Mission success for military and government increasingly depends on delivering the right insights from the right data to the right people at the right time. The problem is most agencies struggle mightily to stand up the behind-the-scenes capabilities to do that — namely, data management.

This is largely due to how agencies traditionally buy technology solutions and capabilities. For example, to kick off an acquisition, most agencies develop requirements for a data management system. Then they choose a solution based on how well a written proposal articulates how that solution meets those requirements.

The problem is this approach provides minimal visibility into the capabilities, limitations and real costs of a particular system until after they’ve acquired it.

If the solution they select is custom-developed, and therefore proprietary, there’s a high likelihood there will be challenges operating within existing IT infrastructure. Data ingested into a proprietary system creates an obstacle to effective data management because it becomes essentially walled off from other systems.

In many cases, even the customer agency is restricted in what it can do with the data once it is in that proprietary system. And any subsequent decision to transition to another vendor will come at huge expense and disruption.

Furthermore, these highly customized systems usually come with extensive — and expensive — service agreements requiring contract staffs to be on hand.

The good news is there are welcome changes afoot in how some agencies are starting to think about and procure data management capabilities.

I recently participated in an acquisition with a Defense Department organization that will remain unnamed. The contours of this agency’s acquisition approach hold great promise for improving how agencies define the capabilities they want, procure solutions that actually deliver those capabilities, and create conditions for greater trust and partnership with their vendors.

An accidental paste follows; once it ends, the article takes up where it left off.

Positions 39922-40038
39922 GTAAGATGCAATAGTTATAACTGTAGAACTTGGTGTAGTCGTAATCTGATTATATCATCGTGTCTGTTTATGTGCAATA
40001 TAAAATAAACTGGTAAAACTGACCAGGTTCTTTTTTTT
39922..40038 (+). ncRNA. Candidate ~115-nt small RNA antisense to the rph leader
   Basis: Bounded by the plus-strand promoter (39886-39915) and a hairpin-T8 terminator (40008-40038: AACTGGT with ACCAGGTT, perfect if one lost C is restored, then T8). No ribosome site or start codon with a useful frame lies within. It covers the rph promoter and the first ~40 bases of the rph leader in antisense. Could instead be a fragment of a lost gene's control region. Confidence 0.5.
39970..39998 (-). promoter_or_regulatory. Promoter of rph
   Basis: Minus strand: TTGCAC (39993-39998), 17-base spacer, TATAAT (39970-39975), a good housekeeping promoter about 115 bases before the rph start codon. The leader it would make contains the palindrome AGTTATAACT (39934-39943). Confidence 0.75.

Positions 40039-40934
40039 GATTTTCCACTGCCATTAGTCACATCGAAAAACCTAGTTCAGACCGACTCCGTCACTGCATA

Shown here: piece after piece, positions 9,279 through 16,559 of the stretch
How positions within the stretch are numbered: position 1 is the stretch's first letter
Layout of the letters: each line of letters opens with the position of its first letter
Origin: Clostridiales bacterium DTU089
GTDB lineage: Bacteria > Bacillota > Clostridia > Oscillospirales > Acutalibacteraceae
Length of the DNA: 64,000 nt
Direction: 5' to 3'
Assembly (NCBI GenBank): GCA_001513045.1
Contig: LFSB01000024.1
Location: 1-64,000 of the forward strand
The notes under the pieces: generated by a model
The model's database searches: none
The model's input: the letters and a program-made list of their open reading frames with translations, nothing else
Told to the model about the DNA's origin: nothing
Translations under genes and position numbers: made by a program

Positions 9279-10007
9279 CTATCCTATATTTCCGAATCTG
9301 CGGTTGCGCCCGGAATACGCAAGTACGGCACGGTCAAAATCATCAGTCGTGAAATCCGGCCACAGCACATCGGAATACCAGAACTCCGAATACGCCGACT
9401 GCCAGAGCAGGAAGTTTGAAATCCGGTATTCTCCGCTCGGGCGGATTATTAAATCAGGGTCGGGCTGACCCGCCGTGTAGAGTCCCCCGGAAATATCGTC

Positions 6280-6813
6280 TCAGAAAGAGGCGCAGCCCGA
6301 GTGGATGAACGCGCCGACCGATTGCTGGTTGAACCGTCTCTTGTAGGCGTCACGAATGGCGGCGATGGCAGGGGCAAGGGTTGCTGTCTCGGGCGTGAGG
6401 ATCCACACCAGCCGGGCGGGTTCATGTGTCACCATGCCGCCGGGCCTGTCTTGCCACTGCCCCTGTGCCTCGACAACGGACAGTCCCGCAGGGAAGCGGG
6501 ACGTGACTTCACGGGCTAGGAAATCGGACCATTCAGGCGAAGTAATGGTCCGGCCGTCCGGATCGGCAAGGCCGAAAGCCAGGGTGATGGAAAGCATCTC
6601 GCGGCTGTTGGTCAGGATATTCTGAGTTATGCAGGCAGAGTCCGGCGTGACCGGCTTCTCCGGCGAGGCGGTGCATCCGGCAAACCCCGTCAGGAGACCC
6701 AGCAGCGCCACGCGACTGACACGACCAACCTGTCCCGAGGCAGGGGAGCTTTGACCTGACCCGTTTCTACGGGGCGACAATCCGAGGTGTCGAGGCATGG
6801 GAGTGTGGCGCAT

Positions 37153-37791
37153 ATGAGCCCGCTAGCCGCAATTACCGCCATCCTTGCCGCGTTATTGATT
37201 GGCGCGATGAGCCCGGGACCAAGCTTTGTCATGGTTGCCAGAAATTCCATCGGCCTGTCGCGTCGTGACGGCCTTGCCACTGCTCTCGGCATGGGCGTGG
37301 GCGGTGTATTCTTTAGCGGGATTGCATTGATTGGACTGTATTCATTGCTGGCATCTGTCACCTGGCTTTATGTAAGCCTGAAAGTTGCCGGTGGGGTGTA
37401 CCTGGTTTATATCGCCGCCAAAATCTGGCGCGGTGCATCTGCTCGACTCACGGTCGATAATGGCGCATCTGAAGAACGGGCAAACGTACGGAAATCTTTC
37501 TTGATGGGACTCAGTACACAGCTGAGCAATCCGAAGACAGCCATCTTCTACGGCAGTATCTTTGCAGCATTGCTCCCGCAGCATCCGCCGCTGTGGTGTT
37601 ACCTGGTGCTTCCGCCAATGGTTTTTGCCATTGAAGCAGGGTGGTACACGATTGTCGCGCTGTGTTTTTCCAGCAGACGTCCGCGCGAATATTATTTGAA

The agency published a request for information that listed dozens of requirements. After RFI responses were received, the agency invited select respondents to demonstrate their solutions before a panel of managers and end users. The agency learned from those RFI responses and demos, then further refined its requirements and issued another RFI, validating what industry could deliver and reducing the pool of viable solution providers.

It was evident that agency decision-makers learned much throughout the process about the state of the market, where technology is today and where it is heading. They learned what questions they were not asking but should have been asking to get a better-fitting solution. They also learned that some solutions cannot do what they say they will do.

This “show me”-style acquisition approach — coupled with continuous refinements to the requirements — achieves many critical objectives. The customer agency develops a sharper sense of the capabilities it truly needs, avoiding after-the-fact customizations and added costs.

During this process, many agencies may discover, for example, they do not need to buy associated support services because they can instead make needed modifications as a simple self-service. Under traditional acquisition approaches, agency buyers may not have learned to include self-servicing capability as a requirement.

When agencies can truly see for themselves what today’s offerings can and cannot do, they ask far better questions, develop far better requirements, make smarter investments, avoid unnecessary costs and ultimately end up with capabilities more aligned to their operational needs.

Agency managers know they can be more effective when they incorporate data-based insights into their decision-making. But the complexities involved in planning and acquiring advanced data management capabilities require agencies to adopt smarter tactics when exploring the market. Employing demonstrations, creating robust learning opportunities and viewing requirements-setting as an iterative process are tactics that will pay great dividends in the long run.

Jim Norwood is a retired U.S. Army colonel who managed numerous data integration and management projects for various Army, Defense Department and intelligence organizations over a 23-year career. Currently, he is partner and COO at A3 Missions, a data management company, in Augusta, Ga.